Monday, December 02, 2019

Why Entrepreneurs Don't Learn From Their Mistakes

Source: Flickr
Edinburgh University Business School Francis Greene has written a terrific, research-based article for the Wall Street Journal titled, "Why Entrepreneurs Don't Learn From Their Mistakes."   Greene challenges the fail fast philosophy espoused by many in the the start-up community, by arguing that the credo only works if we actually learn effectively from our mistakes.  However, Greene's research shows that entrepreneurs don't actually learn very well over time.   Greene explains:

While second-chance stories are comforting, my research shows that entrepreneurs don’t learn from their mistakes. In fact, it’s the opposite: Fail once and you’re most likely to fail again. Believing in the myth only sets entrepreneurs up for more failure—and leads to disappointment and frustration.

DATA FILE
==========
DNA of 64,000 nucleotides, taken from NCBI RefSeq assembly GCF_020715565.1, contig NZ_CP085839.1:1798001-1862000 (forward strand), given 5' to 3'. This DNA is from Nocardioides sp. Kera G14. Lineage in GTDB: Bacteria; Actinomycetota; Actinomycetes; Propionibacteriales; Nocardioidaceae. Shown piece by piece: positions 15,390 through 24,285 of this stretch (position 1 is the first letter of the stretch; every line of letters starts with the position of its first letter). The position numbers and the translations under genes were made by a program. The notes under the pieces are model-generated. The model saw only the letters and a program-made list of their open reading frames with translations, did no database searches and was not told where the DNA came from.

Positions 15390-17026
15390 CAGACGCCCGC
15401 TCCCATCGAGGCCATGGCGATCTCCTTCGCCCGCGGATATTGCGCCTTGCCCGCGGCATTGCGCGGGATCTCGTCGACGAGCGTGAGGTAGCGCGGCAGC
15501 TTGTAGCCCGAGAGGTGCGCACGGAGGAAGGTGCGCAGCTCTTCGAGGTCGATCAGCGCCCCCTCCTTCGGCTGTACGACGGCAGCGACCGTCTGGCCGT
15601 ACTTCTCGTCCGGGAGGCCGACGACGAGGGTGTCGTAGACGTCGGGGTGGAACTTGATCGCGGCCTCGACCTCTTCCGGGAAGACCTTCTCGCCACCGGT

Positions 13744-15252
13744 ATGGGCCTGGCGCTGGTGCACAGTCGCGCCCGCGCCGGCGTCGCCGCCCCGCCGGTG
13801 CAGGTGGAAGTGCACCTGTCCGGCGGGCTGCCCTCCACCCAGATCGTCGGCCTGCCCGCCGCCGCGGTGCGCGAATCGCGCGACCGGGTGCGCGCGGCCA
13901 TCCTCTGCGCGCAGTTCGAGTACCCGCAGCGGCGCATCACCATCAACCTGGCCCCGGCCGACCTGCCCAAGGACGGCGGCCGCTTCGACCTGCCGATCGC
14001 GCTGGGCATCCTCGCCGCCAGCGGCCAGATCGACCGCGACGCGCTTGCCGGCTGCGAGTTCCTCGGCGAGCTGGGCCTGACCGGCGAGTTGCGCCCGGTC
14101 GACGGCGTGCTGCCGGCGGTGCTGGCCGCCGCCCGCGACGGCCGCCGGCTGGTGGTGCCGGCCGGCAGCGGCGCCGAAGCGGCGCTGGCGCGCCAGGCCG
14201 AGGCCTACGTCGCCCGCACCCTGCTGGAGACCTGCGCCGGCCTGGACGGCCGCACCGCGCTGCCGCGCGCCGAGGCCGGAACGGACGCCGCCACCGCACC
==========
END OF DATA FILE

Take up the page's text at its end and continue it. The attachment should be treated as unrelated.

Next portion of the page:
There are many reasons why this is so, but the most important is basic psychology: Learning is a complex process that usually doesn’t proceed as simply and obviously as we hope. We struggle to take away lessons about what went wrong and then apply those insights to new situations. Or we simplify our experiences and leave out key details that would help us get a complete picture of why things went wrong.

I should note that Greene's research focuses on whether entrepreneurs who experienced a failed startup are more likely to be successful at their next start-up than first-time founders.   The "fail fast" philosophy, of course, does not simply talk about learning from complete failures.  It describes an iterative, experimental, prototype-based approach to building a startup.   You hopefully don't fail completely, thus going out of business.   You encounter small experiments that fail, and you hopefully learn from their to improve your business model. 

Still, Greene's research resonates with me and is consistent with plenty of other research showing that humans are constrained in their ability to learn from failure.  We like to believe that failure is a wonderful professor, but we often don't derive the right lessons and make the correct changes in the aftermath of an unsuccessful event.   I highly recommend reading the article for more detail on why we struggle so badly to learn from our mistakes.  

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